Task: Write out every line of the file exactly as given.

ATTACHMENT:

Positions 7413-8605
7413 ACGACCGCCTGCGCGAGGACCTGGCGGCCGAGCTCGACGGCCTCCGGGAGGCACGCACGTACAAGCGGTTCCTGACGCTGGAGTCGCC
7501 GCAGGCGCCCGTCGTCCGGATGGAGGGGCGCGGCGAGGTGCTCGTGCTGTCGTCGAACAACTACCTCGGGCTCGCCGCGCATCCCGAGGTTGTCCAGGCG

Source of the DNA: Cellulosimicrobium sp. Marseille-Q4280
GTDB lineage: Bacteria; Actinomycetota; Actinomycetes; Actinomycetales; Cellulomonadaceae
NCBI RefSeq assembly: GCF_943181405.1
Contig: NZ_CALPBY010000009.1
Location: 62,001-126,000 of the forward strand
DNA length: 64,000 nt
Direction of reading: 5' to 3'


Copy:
Positions 7413-8605
7413 ACGACCGCCTGCGCGAGGACCTGGCGGCCGAGCTCGACGGCCTCCGGGAGGCACGCACGTACAAGCGGTTCCTGACGCTGGAGTCGCC
7501 GCAGGCGCCCGTCGTCCGGATGGAGGGGCGCGGCGAGGTGCTCGTGCTGTCGTCGAACAACTACCTCGGGCTCGCCGCGCATCCCGAGGTTGTCCAGGCG

Source of the DNA: Cellulosimicrobium sp. Marseille-Q4280
GTDB lineage: Bacteria; Actinomycetota; Actinomycetes; Actinomycetales; Cellulomonadaceae
NCBI RefSeq assembly: GCF_943181405.1
Contig: NZ_CALPBY010000009.1
Location: 62,001-126,000 of the forward strand
DNA length: 64,000 nt
Direction of reading: 5' to 3'